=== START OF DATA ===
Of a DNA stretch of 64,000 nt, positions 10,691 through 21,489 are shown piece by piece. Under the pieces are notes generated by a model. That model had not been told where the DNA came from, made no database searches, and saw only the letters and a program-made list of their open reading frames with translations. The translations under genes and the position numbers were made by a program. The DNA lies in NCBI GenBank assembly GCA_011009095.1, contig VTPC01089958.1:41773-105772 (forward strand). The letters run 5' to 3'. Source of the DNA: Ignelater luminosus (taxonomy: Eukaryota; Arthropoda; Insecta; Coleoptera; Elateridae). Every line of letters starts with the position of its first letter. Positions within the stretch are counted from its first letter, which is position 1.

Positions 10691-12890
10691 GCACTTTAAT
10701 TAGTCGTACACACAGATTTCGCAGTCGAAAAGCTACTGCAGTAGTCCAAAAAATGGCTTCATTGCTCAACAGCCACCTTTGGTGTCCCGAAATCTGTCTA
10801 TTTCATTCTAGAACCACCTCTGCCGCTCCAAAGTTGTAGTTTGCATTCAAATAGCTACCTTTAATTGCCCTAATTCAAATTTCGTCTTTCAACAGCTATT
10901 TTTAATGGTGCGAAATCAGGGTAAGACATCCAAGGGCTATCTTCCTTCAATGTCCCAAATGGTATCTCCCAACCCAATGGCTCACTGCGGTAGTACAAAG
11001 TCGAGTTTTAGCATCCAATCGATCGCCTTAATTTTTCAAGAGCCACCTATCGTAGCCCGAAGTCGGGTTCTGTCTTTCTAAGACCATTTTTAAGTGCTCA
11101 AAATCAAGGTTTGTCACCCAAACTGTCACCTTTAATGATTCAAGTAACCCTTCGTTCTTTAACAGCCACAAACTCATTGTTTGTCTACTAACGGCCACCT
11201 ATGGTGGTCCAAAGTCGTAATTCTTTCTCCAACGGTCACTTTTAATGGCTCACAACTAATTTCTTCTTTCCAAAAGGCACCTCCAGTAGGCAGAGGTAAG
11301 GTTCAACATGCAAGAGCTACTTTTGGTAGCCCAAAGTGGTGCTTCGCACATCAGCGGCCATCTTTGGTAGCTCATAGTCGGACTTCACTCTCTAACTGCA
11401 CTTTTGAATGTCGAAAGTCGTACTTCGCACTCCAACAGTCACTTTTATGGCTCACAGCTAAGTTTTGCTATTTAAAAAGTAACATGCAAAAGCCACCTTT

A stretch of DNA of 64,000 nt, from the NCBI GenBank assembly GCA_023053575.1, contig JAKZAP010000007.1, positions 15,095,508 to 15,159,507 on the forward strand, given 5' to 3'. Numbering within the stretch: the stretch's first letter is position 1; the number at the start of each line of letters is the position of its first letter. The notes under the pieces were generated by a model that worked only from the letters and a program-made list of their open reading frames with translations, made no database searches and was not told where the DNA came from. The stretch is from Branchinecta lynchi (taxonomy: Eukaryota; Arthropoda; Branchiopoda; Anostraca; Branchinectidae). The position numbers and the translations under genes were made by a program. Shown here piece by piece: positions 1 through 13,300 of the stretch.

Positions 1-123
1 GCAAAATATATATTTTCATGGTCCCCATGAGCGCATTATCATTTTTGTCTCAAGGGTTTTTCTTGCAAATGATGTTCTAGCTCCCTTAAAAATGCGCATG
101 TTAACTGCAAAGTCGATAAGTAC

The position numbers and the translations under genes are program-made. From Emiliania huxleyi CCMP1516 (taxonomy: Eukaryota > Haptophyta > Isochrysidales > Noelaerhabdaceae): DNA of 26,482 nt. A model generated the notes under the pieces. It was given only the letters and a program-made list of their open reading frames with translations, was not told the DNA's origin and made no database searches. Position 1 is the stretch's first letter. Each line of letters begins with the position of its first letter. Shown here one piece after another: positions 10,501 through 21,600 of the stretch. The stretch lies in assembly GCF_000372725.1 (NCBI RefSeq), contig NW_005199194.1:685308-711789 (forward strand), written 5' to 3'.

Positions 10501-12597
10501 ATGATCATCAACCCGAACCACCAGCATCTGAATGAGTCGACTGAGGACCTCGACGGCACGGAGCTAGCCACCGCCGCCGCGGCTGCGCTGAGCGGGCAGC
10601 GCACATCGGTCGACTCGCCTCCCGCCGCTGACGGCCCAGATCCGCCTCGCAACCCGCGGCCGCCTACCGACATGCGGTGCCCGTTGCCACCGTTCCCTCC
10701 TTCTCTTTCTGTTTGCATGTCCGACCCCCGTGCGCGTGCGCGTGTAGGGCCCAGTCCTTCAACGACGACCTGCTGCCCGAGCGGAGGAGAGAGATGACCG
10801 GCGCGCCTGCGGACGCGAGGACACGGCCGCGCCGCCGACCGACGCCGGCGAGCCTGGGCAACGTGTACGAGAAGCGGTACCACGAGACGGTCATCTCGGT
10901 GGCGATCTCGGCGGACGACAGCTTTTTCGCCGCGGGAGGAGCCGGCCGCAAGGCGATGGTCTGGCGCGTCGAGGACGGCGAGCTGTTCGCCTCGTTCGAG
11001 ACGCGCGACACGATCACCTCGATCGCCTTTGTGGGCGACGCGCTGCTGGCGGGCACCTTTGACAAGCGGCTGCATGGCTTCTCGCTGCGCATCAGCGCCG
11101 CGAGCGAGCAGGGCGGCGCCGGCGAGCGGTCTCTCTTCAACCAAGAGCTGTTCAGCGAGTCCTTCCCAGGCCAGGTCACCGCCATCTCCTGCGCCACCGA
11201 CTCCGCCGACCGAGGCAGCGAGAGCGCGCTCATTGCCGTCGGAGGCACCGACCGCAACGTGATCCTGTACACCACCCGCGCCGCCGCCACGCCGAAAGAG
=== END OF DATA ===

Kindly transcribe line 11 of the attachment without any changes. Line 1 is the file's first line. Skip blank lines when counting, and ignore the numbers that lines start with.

11401 CTTTTGAATGTCGAAAGTCGTACTTCGCACTCCAACAGTCACTTTTATGGCTCACAGCTAAGTTTTGCTATTTAAAAAGTAACATGCAAAAGCCACCTTT